Comet Tempel 1, discovered in 1867 by the German astronomer Wilhelm Tempel, orbits the sun every 5.5 years. In the summer of 2005, when it returned from its travels in the outer solar system, a host of astronomical observatories were waiting to study it. Comets are largely composed of water ice; because comets can strike the earth, astronomers suspect that much of the young earth's water may have originated in comets. Furthermore, comets contain primordial material from the early solar system that scientists want to measure to determine the prevailing
conditions of that era. To mark the return of Tempel 1, therefore, NASA prepared the Deep Impact Mission, a spacecraft designed not only to observe the comet, but also to shoot a 364 kg copper impactor into it in order to release material beneath the surface for study.
Deep Impact succeeded, and two SAO-led missions were waiting to study the gases and particulates expected from the release. Writing in the latest issue of the journal Icarus, these teams report their findings. SAO astronomers Frank Bensch, Gary Melnick, Brian Patten, and Volker Tolls, together with three colleagues, pointed the Submillimeter Wave Astronomy Satellite (SWAS) at Tempel 1 to study the release of water. SWAS is a NASA Small Explorer Project proposed, designed, and operated by an SAO team; it was designed to study the chemical composition of interstellar gas. SWAS had completed its mission in July, 2004, and had been turned off, but it was brought out of hibernation a year later (still in perfect condition) in order to measure the water released during the dramatic impact on the comet. The team reports that it observed the comet before, during, and after the impact over a period of four months.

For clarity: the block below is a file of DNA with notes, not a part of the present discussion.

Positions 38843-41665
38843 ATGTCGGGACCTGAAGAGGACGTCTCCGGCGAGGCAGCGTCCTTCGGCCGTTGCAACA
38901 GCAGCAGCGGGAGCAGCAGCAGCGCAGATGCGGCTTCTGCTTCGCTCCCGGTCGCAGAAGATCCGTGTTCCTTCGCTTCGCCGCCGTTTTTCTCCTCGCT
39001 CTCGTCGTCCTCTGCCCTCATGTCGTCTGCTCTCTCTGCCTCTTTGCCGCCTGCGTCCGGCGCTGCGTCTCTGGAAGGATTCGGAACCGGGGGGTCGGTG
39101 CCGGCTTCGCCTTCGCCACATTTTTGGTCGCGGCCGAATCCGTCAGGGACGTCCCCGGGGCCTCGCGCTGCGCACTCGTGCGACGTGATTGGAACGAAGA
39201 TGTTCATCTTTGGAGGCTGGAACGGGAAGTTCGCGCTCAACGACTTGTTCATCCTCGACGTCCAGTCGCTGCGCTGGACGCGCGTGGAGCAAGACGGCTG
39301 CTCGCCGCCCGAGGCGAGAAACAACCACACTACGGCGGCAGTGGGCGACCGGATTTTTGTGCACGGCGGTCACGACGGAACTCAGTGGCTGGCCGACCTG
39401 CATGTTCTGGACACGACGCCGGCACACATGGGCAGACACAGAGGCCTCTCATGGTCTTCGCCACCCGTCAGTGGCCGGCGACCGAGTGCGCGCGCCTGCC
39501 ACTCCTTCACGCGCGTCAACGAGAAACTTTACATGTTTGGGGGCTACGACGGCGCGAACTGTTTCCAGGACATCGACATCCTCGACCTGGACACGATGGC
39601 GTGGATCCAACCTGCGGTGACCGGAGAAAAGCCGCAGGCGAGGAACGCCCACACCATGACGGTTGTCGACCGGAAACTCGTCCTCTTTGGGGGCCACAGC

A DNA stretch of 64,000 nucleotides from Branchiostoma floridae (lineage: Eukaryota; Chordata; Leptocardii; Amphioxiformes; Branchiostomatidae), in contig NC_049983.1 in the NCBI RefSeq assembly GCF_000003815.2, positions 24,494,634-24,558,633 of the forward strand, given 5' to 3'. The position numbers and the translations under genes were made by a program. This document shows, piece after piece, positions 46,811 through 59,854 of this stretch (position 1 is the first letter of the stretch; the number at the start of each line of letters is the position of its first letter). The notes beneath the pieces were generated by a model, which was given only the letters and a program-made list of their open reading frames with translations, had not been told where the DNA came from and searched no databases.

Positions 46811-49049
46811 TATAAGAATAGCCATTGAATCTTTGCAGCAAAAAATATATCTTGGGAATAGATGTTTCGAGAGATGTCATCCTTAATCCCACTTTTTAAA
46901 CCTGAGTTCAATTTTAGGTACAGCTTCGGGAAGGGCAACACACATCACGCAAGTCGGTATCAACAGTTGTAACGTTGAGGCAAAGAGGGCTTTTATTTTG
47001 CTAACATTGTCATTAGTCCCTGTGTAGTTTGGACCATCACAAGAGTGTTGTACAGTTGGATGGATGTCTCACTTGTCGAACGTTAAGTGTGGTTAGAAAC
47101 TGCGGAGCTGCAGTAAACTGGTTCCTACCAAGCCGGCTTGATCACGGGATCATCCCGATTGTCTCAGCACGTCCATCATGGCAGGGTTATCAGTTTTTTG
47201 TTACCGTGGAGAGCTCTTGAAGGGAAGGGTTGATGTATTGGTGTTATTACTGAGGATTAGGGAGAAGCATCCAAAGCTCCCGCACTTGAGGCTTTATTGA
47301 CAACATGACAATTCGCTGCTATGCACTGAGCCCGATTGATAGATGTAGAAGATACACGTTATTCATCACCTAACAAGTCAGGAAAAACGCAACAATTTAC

Surprisingly, the team did not see any major release of water due to the collision. Although they did measure the normal evaporation of water due to sunlight -- a total of about 1.3 billion kilograms during this period -- the amount released in the impact itself was less than about 1% of this amount. They conclude that most of the frozen water in Tempel 1 lies deeper below the surface than the impact could affect.
SAO astronomer Scott Wolk was part of a team of thirteen scientists that used the Chandra X-ray Observatory to study Tempel 1. With the surprise discovery of X-rays from comets in the mid-1990's, astronomers realized that charged particles in the solar wind could produce significant diagnostic X-ray emission upon interacting with neutral gaseous material in a comet's tail. Chandra observed the comet regularly over a period of one month before and after the impact, and continuously during the impact itself. Although the controlled impact on Tempel 1 released about ten million kilograms of fresh neutral material, Chandra did not see evidence for an X-ray flash due to this event. However, the team reports that it did see X-ray emission from the comet throughout the period, with some flaring in the emission corresponding to increases in the solar wind. They also saw a gradual overall increase of about 18%
in emission over one day, presumably due to the impact. The basic conclusions from these two sets of data were corroborated by other observations of the comet, all of which have led to an improved undertanding of the composition of comets, and a better appreciation of the complexity of its internal structure.